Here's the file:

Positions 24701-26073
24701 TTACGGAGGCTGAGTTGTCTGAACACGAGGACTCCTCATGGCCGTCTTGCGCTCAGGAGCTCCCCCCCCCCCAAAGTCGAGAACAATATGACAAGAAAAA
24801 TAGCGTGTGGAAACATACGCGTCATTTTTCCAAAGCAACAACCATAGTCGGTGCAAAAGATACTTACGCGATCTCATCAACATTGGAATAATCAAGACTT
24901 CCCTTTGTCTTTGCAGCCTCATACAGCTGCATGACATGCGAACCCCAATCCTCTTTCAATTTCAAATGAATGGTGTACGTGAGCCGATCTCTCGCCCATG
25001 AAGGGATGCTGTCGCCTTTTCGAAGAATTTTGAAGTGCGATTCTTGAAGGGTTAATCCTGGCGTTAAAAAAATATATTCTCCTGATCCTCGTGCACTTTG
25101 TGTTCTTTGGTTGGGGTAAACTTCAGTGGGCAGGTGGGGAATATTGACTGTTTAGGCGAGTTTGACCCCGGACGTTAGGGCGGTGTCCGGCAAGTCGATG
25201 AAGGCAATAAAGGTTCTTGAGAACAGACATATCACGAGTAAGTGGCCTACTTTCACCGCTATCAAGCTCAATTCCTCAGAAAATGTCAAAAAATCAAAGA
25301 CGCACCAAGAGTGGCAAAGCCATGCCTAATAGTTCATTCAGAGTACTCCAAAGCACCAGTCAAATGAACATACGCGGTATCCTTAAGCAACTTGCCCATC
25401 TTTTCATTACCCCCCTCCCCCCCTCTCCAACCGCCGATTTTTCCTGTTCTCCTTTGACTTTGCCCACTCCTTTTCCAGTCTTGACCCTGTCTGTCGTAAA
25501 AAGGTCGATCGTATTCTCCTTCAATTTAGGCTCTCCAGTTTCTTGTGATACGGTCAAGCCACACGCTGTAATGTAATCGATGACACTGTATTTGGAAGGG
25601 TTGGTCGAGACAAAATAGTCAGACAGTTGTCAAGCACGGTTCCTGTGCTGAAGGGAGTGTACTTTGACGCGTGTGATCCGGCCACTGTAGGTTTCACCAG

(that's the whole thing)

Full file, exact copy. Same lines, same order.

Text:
Positions 24701-26073
24701 TTACGGAGGCTGAGTTGTCTGAACACGAGGACTCCTCATGGCCGTCTTGCGCTCAGGAGCTCCCCCCCCCCCAAAGTCGAGAACAATATGACAAGAAAAA
24801 TAGCGTGTGGAAACATACGCGTCATTTTTCCAAAGCAACAACCATAGTCGGTGCAAAAGATACTTACGCGATCTCATCAACATTGGAATAATCAAGACTT
24901 CCCTTTGTCTTTGCAGCCTCATACAGCTGCATGACATGCGAACCCCAATCCTCTTTCAATTTCAAATGAATGGTGTACGTGAGCCGATCTCTCGCCCATG
25001 AAGGGATGCTGTCGCCTTTTCGAAGAATTTTGAAGTGCGATTCTTGAAGGGTTAATCCTGGCGTTAAAAAAATATATTCTCCTGATCCTCGTGCACTTTG
25101 TGTTCTTTGGTTGGGGTAAACTTCAGTGGGCAGGTGGGGAATATTGACTGTTTAGGCGAGTTTGACCCCGGACGTTAGGGCGGTGTCCGGCAAGTCGATG
25201 AAGGCAATAAAGGTTCTTGAGAACAGACATATCACGAGTAAGTGGCCTACTTTCACCGCTATCAAGCTCAATTCCTCAGAAAATGTCAAAAAATCAAAGA
25301 CGCACCAAGAGTGGCAAAGCCATGCCTAATAGTTCATTCAGAGTACTCCAAAGCACCAGTCAAATGAACATACGCGGTATCCTTAAGCAACTTGCCCATC
25401 TTTTCATTACCCCCCTCCCCCCCTCTCCAACCGCCGATTTTTCCTGTTCTCCTTTGACTTTGCCCACTCCTTTTCCAGTCTTGACCCTGTCTGTCGTAAA
25501 AAGGTCGATCGTATTCTCCTTCAATTTAGGCTCTCCAGTTTCTTGTGATACGGTCAAGCCACACGCTGTAATGTAATCGATGACACTGTATTTGGAAGGG
25601 TTGGTCGAGACAAAATAGTCAGACAGTTGTCAAGCACGGTTCCTGTGCTGAAGGGAGTGTACTTTGACGCGTGTGATCCGGCCACTGTAGGTTTCACCAG